Where shall we begin to answer such a huge question? Medieval theologians used to say, “Method does not matter.” This saying makes sense when you consider that the English word “method” is derived ultimately from the Greek word “methodos”, which means “a following after” or “pursuit” or “access.” Christianity is a complex belief system, and one can begin thinking about it at any point within it. What matters is not where you begin but that you “pursue” the whole system of faith to the end.
Different people find themselves at different points in the journey from doubt to faith. For some, their faith in God is unshakable, but their belief in Jesus is tenuous. Others find Jesus’ moral teaching compelling but the church’s claims about him dubious. Still others find themselves at other places on the way from nonbelief to full faith. Ideally, this series would begin by addressing each person’s most pressing question and move from there to cover the entire system of belief. Demanding that everyone begin their quest for deeper faith at the same point would be as foolish as demanding that everyone who wants to go to New York City must begin at Los Angeles. You begin where you are. Hence there are as many beginning places and ways of “pursuing” the question, “Is Christianity true?” as there are individuals.
In this electronic medium, I cannot begin with each reader’s individual questions, which would be ideal. I must use another way, a more general method that will eventually cover all the questions in an orderly way. Two methods come to mind as possibilities. We could follow the “order of knowing” or the “order of being.” If we followed the order of knowing, we would ask ourselves, “What are the first, second, third things one needs to know in order to make the journey from nonbelief to full faith?” Do we begin with the question, “How do I know that I exist or that the external world exists?” Or, do we begin with some other question about what we need to know first? Once we settle on an order of knowing, the outline of our argument follows easily. Though this method has its famous champions, I will not take this approach.
Following the order of being, we would ask ourselves, “What is the order of reality, in order of priority, presupposed and asserted by the Christian faith?” In other words, “What must be true about the way things really are, in order of priority, if Christianity really is true?” Do I begin with the issue of the origin of the world or the first cause of everything or the existence and nature of God? Or, is some other question the best candidate for first place in the order of being? I will follow this method in this series. Along the way, I will explain why I prefer it.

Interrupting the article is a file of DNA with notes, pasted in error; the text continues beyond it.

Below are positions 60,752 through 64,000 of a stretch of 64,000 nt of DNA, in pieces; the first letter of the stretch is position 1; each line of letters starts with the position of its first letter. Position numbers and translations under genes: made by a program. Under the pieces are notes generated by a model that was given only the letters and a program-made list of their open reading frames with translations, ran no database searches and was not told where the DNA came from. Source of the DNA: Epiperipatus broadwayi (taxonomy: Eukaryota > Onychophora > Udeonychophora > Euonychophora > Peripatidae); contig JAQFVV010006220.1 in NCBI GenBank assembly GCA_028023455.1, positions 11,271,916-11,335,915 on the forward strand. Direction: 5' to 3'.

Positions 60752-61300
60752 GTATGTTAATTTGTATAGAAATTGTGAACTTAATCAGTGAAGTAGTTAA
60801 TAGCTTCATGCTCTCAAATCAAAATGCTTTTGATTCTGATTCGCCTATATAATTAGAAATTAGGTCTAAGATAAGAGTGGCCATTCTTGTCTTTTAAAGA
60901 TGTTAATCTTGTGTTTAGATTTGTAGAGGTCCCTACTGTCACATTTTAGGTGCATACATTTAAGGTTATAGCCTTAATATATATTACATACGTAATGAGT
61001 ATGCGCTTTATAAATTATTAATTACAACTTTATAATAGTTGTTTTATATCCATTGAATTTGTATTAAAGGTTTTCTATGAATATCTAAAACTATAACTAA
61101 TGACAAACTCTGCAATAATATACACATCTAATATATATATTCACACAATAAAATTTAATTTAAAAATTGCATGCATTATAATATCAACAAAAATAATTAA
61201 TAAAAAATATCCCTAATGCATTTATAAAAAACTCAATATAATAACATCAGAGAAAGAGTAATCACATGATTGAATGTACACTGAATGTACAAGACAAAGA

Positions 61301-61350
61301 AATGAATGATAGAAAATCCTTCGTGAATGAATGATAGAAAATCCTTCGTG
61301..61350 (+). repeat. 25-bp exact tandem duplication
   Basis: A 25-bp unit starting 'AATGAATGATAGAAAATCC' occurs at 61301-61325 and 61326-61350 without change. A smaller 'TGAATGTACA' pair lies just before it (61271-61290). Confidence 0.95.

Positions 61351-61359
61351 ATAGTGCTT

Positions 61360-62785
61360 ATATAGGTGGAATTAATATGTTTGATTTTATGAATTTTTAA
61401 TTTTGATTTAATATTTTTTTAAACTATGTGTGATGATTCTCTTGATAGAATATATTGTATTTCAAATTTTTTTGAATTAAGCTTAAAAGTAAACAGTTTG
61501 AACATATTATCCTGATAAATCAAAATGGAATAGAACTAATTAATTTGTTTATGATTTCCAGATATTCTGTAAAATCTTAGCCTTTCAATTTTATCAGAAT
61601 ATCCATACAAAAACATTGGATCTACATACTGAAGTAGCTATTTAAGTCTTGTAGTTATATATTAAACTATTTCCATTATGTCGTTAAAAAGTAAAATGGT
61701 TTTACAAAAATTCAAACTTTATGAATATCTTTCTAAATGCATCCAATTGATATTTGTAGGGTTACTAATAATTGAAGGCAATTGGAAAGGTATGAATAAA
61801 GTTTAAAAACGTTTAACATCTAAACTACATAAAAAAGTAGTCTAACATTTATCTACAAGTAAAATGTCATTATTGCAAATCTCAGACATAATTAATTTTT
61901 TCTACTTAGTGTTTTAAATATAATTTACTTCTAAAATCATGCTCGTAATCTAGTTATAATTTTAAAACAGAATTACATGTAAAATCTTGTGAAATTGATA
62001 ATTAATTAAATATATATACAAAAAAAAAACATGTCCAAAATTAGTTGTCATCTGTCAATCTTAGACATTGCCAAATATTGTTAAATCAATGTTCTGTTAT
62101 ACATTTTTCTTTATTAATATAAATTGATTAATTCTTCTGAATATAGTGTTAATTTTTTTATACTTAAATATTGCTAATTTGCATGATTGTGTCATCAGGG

I Respect Your Intelligence
Some of my most faithful readers reminded me recently that I write at a higher level than most bloggers. Yes, I do, and the reason is stated in my first post, August 8, 2013, “An Invitation to Thoughtfulness in Religion.” I really believe that most contemporary Christians do not hear deep and thoughtful teaching in their churches, and they don’t know where to begin their search for deeper understanding. This blog is dedicated to remedying this situation. My compulsion for challenging my readers to think hard is probably explained by my background. On the one hand, I am an academic theologian who teaches theology in a university. I have studied theology for 43 years and have taught it for 25 years. I also served in the ministry for 10 years before entering academia. My passion is bridging the gap between seminaries and churches, students of theology and church-going Christians. I try to avoid technical jargon. But I respect your intelligence and your desire to understand so much that I refuse to speak to you as if you were still in grammar school. I want you to experience some of the joy I have experienced in probing the depths of the Christian faith.
Next post coming soon: what do we mean by “Christianity”? And what would it mean to say “Christianity is true?”